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TREASURIES-Yields fall as Trump signals possible government shutdown

* Trump comments on government shutdown prompt safety buying

* Yields on T-bills due in early October rise

* Central bankers' Jackson Hole meeting in focus

NEW YORK, Aug 23 (Reuters) - U.S. Treasury yields fell on Wednesday as stocks weakened after U.S. President Donald Trump said late on Tuesday that he would be willing to risk a government shutdown to secure funding for a border wall, raising fears of a bruising budget battle. The comments came as lawmakers face a deadline in late September to raise the U.S. debt ceiling or risk defaulting on debt payments. To the extent that equities are reacting to last nights speech you can say thats bleeding now into fixed-income, said Jim Vogel, an interest rate strategist at FTN Financial in Memphis.

Benchmark 10-year notes were last up 9/32 in

price to yield 2.19 percent, down from 2.22 percent on Tuesday. Yields on Treasury bills that are due near when the government is expected to run out of money also jumped. Yields

on bills due Oct. 5 rose as high as 1.14 percent,

the highest level since August 11. Treasury yields had risen earlier on Wednesday after private sector surveys in Germany and France both showed strong growth in August, boosting confidence in improving economic conditions in the eurozone. Investors are next focused on this weeks annual central banking conference in Jackson Hole, Wyoming, which begins on Thursday, where Federal Reserve Chair Janet Yellen and European Central Bank President Mario Draghi are both due to speak. Many analysts and investors have low expectations, however, that much new information will be forthcoming from Yellen, with attention more focused on whether Draghi will give any indications the ECB is closer to paring bond purchases. Two sources have told Reuters that Draghi will not deliver any new policy message at the event. Draghi on Wednesday heralded unconventional monetary policy as a success but cautioned that central banks need to carefully weigh their policy steps as gaps in understanding the relatively new tools remain. Yields have held in a tight range since falling to almost two-month lows on Friday on concerns about political discord in Washington and tensions between the U.S. and North Korea. North Korean leader Kim Jong Un has ordered more solid-fuel rocket engines, state media reported on Wednesday, as he pursues nuclear and missile programs amid a standoff with Washington, but there were signs of tension easing.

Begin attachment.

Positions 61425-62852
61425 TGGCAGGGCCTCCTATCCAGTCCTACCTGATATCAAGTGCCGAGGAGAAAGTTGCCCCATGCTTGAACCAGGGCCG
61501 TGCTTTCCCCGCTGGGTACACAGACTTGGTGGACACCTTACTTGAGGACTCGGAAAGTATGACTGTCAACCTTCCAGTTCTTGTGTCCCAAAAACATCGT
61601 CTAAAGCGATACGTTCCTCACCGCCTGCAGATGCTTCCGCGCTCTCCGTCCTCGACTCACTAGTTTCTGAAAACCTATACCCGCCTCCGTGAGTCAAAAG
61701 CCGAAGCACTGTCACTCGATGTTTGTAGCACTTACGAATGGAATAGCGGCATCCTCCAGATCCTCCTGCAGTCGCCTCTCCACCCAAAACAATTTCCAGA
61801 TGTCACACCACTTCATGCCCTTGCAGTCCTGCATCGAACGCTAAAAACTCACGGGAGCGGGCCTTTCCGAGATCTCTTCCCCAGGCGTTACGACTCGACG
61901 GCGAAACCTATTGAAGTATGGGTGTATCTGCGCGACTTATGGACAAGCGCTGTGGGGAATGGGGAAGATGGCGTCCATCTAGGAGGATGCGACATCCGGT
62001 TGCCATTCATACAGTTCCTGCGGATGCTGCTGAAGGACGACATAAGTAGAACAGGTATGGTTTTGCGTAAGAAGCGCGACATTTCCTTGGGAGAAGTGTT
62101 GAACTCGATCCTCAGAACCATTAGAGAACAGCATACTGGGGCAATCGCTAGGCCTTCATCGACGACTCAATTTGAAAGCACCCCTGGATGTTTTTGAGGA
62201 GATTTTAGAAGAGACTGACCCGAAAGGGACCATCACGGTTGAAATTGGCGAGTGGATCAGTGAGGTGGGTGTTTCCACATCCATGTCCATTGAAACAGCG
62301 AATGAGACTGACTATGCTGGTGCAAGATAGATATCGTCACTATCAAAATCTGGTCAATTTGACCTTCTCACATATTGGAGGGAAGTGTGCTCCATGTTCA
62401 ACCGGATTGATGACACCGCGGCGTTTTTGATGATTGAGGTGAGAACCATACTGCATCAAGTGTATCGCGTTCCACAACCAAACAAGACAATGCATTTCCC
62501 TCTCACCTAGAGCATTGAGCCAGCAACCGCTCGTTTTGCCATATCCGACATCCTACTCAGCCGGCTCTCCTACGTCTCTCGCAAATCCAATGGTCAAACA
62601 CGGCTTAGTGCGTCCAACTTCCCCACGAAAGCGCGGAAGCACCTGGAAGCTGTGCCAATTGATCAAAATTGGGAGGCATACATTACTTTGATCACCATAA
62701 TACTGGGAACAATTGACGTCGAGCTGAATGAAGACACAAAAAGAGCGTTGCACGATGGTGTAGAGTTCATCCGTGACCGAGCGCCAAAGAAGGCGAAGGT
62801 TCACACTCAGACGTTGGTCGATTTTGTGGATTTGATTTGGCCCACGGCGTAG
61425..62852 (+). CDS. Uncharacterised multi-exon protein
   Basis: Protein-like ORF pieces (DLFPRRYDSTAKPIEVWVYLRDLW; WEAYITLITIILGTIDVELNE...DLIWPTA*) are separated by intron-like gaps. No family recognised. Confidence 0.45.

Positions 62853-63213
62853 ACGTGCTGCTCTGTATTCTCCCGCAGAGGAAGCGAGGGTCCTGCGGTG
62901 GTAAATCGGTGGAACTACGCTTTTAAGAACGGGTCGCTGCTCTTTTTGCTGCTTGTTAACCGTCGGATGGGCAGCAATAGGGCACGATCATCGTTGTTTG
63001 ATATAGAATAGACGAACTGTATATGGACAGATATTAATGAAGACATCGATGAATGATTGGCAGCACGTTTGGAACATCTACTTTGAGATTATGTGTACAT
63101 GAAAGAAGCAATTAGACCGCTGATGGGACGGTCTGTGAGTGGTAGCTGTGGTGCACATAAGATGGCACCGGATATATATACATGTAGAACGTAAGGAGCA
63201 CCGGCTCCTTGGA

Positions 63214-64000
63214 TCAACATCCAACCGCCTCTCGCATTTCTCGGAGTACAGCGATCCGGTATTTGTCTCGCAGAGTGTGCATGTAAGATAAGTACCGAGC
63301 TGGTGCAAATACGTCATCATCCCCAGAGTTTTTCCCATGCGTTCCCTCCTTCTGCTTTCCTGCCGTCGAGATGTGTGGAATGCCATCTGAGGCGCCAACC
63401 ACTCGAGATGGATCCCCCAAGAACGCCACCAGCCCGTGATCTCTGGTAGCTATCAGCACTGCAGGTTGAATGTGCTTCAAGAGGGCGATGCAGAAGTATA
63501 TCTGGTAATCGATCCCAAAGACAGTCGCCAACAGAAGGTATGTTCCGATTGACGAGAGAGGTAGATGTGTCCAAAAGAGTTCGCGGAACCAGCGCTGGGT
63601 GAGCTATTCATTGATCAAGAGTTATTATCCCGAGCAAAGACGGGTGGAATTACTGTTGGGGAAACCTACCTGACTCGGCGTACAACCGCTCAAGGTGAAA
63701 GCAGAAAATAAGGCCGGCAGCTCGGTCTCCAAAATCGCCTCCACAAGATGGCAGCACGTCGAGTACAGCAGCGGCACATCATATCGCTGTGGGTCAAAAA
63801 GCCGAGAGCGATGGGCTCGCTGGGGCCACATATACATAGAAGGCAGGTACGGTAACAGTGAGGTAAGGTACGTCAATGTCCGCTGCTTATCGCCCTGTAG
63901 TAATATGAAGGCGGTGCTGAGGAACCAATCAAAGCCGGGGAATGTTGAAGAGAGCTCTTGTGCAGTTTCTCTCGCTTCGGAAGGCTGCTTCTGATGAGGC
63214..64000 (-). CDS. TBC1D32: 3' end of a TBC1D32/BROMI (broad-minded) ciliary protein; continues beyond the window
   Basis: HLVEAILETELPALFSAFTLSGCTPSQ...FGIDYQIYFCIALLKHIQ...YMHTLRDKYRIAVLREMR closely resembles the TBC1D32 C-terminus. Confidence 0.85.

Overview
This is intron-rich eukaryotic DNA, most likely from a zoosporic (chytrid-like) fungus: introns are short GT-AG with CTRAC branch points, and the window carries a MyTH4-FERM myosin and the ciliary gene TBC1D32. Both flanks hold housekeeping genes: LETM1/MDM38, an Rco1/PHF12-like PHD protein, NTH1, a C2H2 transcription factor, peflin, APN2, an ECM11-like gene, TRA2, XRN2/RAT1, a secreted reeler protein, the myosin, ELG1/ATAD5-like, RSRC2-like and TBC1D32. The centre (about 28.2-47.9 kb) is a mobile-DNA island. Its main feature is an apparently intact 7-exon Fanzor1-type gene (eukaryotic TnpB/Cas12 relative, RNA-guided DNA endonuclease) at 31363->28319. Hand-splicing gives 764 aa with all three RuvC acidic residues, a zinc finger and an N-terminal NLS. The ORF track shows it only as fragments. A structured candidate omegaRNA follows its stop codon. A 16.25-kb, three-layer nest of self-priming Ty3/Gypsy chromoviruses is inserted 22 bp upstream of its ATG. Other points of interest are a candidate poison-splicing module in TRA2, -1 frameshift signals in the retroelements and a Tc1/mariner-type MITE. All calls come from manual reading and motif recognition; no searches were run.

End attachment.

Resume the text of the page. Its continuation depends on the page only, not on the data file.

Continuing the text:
(Editing by Nick Zieminski)

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